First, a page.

Camp Lejeune Cancer Study ‘Vindication’ for Victims,’ Advocates Say
As worries linger over tap water tainted by a chemical spill in West Virginia, and by oil and gas drilling from Pennsylvania to Texas, the health consequences of another water contamination — one that many say was the worst in U.S. history — are becoming increasingly clear.
U.S. Marines stationed at North Carolina’s Camp Lejeune during decades when toxic chemicals leached into on-base water wells have since suffered elevated risks of death from several types of cancer as well as Lou Gehrig’s disease, according to a government report released Wednesday.
“This study is vindication for what we’ve been arguing and fighting for over the past 10 years,” said Mike Partain, who was born and raised at Camp Lejeune and developed breast cancer at the age of 39.
“We’d been told year after year that there was no science to back up a link between exposure and disease. Now, we have two studies,” he said, referring also to a paper published in December by the U.S. Centers for Disease Control and Prevention’s Agency for Toxic Substances and Disease Registry, which found a link between exposure to Camp Lejeune tap water and increased risks of birth defects and childhood cancers.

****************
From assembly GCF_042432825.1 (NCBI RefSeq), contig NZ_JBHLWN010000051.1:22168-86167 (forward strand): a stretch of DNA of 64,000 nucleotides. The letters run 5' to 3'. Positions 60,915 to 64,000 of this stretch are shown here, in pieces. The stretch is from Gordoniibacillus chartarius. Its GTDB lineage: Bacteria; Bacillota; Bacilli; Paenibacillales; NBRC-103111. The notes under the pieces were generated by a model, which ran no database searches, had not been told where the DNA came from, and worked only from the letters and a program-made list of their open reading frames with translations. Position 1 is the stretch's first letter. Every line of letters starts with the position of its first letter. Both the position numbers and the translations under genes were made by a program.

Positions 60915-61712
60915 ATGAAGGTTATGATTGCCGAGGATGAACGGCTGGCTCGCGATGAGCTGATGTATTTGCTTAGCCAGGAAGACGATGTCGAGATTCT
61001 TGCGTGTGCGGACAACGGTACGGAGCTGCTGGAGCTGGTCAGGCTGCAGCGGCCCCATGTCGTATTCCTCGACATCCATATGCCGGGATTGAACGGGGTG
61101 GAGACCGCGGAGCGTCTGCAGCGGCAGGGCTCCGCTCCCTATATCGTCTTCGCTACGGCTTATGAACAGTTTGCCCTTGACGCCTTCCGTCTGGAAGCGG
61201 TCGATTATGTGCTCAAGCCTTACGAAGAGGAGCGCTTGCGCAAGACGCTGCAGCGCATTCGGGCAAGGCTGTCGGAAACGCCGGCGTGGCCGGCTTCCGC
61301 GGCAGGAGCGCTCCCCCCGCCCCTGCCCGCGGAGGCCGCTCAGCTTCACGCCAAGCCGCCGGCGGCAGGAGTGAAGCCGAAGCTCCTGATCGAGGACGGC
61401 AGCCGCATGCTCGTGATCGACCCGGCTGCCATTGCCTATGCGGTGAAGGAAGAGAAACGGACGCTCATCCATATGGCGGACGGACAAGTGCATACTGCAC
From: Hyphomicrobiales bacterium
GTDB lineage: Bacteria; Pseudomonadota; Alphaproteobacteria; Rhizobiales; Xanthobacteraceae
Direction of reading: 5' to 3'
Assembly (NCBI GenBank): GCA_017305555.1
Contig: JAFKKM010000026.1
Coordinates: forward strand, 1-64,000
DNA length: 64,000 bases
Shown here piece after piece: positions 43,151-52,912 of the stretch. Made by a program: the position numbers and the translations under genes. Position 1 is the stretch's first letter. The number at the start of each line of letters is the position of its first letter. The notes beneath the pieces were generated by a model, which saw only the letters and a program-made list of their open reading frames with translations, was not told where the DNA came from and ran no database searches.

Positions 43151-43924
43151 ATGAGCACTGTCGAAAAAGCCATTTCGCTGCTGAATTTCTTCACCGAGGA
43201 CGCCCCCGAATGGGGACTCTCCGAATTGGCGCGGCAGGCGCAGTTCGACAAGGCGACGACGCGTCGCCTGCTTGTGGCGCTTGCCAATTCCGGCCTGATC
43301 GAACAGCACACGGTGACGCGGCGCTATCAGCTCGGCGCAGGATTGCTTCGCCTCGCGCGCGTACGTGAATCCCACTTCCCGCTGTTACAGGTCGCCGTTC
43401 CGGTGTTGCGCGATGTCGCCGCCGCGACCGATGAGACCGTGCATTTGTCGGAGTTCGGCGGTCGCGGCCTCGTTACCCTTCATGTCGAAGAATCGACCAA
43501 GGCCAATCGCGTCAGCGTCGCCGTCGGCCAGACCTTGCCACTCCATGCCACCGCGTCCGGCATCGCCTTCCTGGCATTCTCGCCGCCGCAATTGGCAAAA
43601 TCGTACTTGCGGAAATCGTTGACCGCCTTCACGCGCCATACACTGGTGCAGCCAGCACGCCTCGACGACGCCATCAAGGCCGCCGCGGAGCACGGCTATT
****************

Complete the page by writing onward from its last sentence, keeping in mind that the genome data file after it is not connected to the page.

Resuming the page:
Partain and other advocates hope the accumulating evidence will attract greater government help for victims and their families, including those who may still fall ill in the decades ahead. An estimated 1 million Marines and family members at Camp Lejeune were exposed to drinking water poisoned by the solvents trichloroethylene (TCE) and perchloroethylene (PCE), as well as the fuel additive benzene, between 1953 and 1987.
“There is no speculation anymore,” said Partain. “The time for talk is over. Now, it’s time to act.”